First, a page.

FICTION: A young Iranian woman struggles for independence in modern-day Tehran.
Iranian author Parinoush Saniee’s debut novel, an international bestseller once banned in her native country, is out in English translation. “The Book of Fate” follows Massoumeh, the eldest surviving daughter in a traditional, religious household where brothers are favored and daughters are subject to their whims and beatings.
At the book’s opening, Massoumeh is a teenager in pre-revolution Tehran struggling to continue her education despite her family’s desire to marry her off. She manages to stall them until they discover that a young pharmacist has been sending her love letters. Enraged about the dishonor this brings on their house, the family determines to marry her to the nearest suitor quickly and quietly. The intervention of a kindly neighbor lands her with a well-educated but indifferent young man whose greatest concern is that his new wife not interfere with his intellectual and political activities. Her life is marked as much by his absence as his presence, and from the beginning she must learn how to manage on her own.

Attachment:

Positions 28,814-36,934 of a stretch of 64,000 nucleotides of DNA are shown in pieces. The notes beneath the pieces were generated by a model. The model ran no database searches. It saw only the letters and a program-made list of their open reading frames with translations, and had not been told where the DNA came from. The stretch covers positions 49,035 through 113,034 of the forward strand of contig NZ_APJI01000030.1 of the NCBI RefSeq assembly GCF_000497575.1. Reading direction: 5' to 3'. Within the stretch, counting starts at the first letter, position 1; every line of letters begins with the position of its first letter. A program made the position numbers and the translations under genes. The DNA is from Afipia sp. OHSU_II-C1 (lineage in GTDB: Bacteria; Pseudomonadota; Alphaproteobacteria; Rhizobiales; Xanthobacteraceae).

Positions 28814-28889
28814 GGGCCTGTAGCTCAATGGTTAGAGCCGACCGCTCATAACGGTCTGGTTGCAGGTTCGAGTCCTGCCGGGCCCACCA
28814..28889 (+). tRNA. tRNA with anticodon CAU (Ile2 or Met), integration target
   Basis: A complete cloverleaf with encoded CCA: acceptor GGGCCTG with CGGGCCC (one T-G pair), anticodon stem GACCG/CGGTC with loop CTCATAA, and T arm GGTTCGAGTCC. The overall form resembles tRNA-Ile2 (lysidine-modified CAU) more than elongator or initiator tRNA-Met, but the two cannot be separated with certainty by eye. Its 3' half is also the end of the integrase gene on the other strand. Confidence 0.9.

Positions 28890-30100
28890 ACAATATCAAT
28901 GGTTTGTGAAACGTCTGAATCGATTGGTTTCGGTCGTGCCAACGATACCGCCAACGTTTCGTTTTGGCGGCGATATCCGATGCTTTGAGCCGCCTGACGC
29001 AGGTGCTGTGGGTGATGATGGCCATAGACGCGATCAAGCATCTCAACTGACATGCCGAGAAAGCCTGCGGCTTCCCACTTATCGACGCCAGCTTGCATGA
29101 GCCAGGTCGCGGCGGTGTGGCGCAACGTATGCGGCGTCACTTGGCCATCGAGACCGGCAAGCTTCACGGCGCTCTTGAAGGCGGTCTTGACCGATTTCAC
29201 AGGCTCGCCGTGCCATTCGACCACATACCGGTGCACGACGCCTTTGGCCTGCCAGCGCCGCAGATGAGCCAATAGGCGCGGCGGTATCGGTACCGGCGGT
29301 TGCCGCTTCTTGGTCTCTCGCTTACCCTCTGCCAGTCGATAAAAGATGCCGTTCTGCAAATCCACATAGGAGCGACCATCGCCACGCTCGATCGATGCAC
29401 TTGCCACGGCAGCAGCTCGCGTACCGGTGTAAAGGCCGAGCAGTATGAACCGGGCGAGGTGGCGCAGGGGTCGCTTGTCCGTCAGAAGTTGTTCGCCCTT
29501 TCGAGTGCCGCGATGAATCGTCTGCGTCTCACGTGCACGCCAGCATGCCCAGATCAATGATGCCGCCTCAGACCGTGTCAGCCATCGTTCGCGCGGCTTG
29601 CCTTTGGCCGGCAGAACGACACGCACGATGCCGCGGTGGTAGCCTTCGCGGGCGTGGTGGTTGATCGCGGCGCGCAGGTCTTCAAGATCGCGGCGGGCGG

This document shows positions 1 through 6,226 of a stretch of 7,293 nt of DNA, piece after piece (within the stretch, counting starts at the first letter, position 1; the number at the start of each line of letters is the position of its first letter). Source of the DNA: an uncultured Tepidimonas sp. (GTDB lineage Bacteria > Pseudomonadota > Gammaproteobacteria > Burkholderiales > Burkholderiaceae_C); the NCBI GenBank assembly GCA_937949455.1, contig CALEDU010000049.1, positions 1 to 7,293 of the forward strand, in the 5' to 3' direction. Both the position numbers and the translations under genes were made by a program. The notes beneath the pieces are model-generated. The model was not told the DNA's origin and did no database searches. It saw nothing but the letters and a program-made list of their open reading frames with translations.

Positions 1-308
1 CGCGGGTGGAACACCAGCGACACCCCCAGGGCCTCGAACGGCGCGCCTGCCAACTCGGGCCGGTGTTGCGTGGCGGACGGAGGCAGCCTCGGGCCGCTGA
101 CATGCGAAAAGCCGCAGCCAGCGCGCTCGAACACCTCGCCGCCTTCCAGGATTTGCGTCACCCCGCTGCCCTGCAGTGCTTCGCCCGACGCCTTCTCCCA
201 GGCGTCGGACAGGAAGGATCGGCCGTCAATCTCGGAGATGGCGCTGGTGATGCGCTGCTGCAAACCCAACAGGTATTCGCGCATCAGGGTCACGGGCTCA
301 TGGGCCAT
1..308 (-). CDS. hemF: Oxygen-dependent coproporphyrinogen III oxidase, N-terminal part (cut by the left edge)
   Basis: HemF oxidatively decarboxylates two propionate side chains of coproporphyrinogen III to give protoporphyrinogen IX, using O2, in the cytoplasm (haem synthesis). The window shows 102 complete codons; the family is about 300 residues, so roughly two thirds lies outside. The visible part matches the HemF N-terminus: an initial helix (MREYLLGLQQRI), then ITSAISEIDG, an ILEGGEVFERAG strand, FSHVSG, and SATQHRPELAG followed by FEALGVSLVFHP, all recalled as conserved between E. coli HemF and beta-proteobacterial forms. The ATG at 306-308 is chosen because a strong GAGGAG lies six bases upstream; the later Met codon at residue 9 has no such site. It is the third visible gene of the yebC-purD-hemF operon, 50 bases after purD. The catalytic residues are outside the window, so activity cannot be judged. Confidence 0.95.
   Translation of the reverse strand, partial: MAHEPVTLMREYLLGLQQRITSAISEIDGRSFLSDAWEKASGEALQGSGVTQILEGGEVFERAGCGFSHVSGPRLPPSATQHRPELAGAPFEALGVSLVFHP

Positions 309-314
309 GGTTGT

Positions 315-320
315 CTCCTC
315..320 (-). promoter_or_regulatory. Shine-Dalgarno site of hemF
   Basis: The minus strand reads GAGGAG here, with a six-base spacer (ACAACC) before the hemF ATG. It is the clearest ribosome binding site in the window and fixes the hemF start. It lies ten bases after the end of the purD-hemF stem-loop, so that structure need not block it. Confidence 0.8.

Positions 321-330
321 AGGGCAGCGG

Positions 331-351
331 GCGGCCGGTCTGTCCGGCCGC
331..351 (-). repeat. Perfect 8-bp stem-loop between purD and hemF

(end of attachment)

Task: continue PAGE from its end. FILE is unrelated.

So she does. Through her many challenges — the arranged marriage, years of single parenting, the imprisonment of her husband as a political dissident, her fear at having two sons of draft age during a war, sorrow surrounding the death and emigration of family members — her priority is always to keep her children fed, educated and safe. If it is the tale of the Iranian Everywoman in the age surrounding the revolution, it is also one of a life filled with struggle and all-too-brief interludes of pleasure.
This is Iran from the perspective of someone desperate to avoid political winds but continually buffeted by them, from the departure of the shah, to the installation of the ayatollah, to the Iran-Iraq war. Despite her husband’s leftist ideology, Massoumeh remains persistently apolitical, refusing to be swayed by any political movement, desperate to instill the same skepticism in her children.
Equally influential to her life’s course is the hallowedness of convention in Iranian society. Massoumeh’s own children as adults prove bound by the same old notions of honor that her family adhered to.
When Massoumeh’s old ghosts return later in her life, they prove more visions of what might have been than tidy resolutions. What a different story hers would have been had she been allowed to marry the man she loved in her youth. The book is sprinkled with the poetry of Forough Farrokhzad, the Iranian female poet. Massoumeh quotes to her son, “All my wounds are from love.”
In the end she is faced again with a choice between happiness and respectability and comes to the realization that the expectations of her loved ones have been both her bitterest prison and the hardest to forsake.
Emily Walz is a freelance writer from southwest Minnesota. She now lives in Nanjing, China.